Personality disorder is a broad category of mental disorders encompassing a group of mental health conditions characterized by unhealthy patterns of behaving, thinking, and functioning. Nearly 31 million Americans suffer from some form of personality disorder.
Depending on the severity, a person with a personality disorder may have difficulty coping with everyday situations, which can cause problems with work and professional relationships and limit the individual’s ability to function in society.
Definition & Facts
A personality disorder is an enduring, pervasive, rigid pattern of thinking, functioning, and behaving that deviates significantly from the expected norms of the individual’s culture. In most cases, personality disorders first surface during adolescence or early adulthood. The Diagnostic and Statistical Manual of Mental Disorders V, which is used by clinicians to diagnose psychiatric conditions, lists 10 different personality disorders divided into three clusters according to the similarity of symptoms and characteristics:
Cluster A disorders:
Cluster B disorders:
- Antisocial personality disorder
- Borderline personality disorder
- Histrionic personality disorder
- Narcissistic personality disorder
Cluster C disorders:
- Avoidant personality disorder
- Dependent personality disorder
- Obsessive-compulsive personality disorder (different from obsessive-compulsive disorder- a type of anxiety disorder)
Symptoms & Complaints
Individuals with paranoid personality disorder are highly distrustful of the actions and motives of others. They may also have overly angry or hostile reactions to perceived insults and tend to hold a grudge.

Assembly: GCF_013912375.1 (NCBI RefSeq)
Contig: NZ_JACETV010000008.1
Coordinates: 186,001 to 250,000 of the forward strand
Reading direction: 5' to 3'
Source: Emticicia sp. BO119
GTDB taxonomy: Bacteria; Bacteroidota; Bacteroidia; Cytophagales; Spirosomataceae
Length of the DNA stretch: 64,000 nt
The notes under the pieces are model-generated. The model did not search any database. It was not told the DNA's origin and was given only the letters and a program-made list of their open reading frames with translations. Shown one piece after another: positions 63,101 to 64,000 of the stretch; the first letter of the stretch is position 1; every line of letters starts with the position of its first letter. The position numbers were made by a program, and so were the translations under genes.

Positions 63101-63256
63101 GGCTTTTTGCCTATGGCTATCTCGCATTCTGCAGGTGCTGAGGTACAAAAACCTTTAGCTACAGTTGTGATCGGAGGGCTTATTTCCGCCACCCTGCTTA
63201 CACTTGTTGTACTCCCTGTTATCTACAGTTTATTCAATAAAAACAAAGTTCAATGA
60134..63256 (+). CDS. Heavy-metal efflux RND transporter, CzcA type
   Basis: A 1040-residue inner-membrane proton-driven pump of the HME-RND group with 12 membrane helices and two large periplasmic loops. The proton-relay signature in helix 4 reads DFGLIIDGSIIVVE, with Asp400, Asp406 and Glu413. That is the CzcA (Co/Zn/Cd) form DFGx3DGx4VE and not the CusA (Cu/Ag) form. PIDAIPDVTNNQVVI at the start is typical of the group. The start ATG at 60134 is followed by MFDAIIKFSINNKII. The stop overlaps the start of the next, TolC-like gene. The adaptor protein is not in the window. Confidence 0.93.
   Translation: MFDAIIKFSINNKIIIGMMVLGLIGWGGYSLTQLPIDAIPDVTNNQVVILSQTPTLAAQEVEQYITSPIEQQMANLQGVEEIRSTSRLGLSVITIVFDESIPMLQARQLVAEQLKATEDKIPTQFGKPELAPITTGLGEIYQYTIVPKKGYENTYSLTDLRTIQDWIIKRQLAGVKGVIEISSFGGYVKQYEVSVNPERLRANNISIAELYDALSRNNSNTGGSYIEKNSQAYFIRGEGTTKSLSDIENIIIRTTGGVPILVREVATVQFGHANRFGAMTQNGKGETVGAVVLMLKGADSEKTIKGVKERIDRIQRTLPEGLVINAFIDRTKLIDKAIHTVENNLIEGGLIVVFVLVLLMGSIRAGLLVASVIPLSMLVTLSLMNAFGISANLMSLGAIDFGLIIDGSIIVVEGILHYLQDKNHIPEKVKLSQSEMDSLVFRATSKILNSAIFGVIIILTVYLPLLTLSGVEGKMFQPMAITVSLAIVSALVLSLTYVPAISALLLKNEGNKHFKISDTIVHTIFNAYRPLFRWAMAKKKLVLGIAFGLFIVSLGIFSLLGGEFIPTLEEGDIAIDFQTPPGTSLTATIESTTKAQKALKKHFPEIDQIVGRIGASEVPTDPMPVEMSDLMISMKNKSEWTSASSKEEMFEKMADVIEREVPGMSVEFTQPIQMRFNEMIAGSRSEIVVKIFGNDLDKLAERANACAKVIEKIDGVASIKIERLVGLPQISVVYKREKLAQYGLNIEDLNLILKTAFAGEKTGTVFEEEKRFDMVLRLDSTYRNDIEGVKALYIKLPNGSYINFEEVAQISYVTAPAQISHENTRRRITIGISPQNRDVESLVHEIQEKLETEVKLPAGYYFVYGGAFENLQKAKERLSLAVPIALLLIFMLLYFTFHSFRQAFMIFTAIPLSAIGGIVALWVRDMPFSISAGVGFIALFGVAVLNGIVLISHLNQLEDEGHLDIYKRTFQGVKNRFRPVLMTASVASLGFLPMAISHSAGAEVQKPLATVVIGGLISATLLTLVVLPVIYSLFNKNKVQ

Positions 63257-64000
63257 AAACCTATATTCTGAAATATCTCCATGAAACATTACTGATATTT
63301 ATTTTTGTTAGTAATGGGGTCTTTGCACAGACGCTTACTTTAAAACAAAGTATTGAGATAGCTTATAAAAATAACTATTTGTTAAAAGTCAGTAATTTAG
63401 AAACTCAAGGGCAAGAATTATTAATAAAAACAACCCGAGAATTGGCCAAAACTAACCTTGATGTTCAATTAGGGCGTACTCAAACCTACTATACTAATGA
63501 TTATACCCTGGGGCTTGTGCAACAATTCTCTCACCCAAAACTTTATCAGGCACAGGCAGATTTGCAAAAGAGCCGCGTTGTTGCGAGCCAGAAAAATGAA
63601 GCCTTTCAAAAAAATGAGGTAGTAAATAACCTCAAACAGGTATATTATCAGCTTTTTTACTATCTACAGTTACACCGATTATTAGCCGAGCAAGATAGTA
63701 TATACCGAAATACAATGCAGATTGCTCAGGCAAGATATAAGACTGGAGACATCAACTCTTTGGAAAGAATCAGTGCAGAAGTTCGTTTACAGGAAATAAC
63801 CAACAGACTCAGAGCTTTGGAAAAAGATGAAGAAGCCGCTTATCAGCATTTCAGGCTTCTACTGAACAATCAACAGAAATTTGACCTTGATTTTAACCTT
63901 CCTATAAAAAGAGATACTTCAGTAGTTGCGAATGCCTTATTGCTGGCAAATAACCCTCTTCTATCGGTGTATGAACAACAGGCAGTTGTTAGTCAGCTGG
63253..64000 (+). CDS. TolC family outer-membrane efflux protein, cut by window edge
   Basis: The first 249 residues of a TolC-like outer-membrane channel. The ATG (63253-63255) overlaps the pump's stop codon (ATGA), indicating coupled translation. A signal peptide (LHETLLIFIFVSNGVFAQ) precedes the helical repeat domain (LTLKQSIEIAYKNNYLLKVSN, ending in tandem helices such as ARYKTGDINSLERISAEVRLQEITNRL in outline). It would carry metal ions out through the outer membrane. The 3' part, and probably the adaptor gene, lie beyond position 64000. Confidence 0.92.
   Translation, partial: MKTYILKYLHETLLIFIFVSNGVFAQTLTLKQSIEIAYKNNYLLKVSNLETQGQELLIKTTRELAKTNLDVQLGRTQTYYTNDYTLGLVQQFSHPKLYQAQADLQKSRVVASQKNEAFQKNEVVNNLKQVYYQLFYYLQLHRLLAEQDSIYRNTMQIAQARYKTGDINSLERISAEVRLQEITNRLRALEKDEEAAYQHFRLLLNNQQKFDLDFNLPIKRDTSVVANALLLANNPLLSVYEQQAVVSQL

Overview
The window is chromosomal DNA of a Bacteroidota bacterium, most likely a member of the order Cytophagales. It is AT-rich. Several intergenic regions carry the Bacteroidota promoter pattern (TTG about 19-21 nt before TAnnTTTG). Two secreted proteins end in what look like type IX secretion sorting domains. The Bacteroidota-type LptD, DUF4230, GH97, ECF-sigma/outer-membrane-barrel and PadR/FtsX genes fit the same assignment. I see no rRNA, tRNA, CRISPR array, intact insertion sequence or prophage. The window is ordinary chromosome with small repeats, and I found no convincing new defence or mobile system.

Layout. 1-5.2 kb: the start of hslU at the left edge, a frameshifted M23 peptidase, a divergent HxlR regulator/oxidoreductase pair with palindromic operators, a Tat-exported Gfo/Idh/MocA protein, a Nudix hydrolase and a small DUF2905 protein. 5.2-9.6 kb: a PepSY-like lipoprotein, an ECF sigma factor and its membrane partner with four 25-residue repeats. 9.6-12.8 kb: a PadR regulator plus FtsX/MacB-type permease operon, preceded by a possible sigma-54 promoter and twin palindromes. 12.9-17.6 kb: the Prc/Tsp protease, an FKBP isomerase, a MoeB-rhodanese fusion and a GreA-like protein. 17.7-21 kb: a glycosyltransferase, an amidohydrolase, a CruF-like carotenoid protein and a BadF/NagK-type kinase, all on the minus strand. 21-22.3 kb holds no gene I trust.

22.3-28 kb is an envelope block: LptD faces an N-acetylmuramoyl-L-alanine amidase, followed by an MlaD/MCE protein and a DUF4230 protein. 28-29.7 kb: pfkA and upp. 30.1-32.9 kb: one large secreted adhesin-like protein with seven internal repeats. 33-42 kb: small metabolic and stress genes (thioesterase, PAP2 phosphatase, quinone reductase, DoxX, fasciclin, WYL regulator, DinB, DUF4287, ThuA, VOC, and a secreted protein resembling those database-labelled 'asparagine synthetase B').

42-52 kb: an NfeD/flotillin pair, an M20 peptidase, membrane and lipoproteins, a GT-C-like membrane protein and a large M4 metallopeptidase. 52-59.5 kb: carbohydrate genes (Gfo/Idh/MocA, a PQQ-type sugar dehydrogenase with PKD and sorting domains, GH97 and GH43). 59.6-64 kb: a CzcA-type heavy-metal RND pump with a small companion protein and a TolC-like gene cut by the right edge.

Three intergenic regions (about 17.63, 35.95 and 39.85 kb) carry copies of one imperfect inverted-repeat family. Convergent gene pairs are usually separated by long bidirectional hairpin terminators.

Individuals with schizoid personality disorder are often uninterested in personal relationships. They may exhibit a limited emotional range and be unable to pick up on social cues, which can make them seem cold and distant.
Schizotypal personality disorder is characterized by peculiar speech, behavior, and dress. The person may report hearing voices and believe they have the ability to control other people and events with their thoughts.
Individuals with antisocial personality disorder often engage in behavior that is impulsive, irresponsible, and lacks regard for the safety or feelings of others. These individuals may be aggressive and often have ongoing problems with the law.
People with borderline personality disorder often suffer from a fragile self-image, a fear of abandonment, and feelings of emptiness, which may lead them to engage in risky behaviors like unsafe sex, binge eating, or gambling.
A person with histrionic personality disorder craves attention. They may speak, act, or dress in overly dramatic or provocative ways to gain attention. Narcissistic personality disorder is characterized by a sense of self-importance. They may act arrogantly by exaggerating their accomplishments and expect praise, admiration, and envy from others.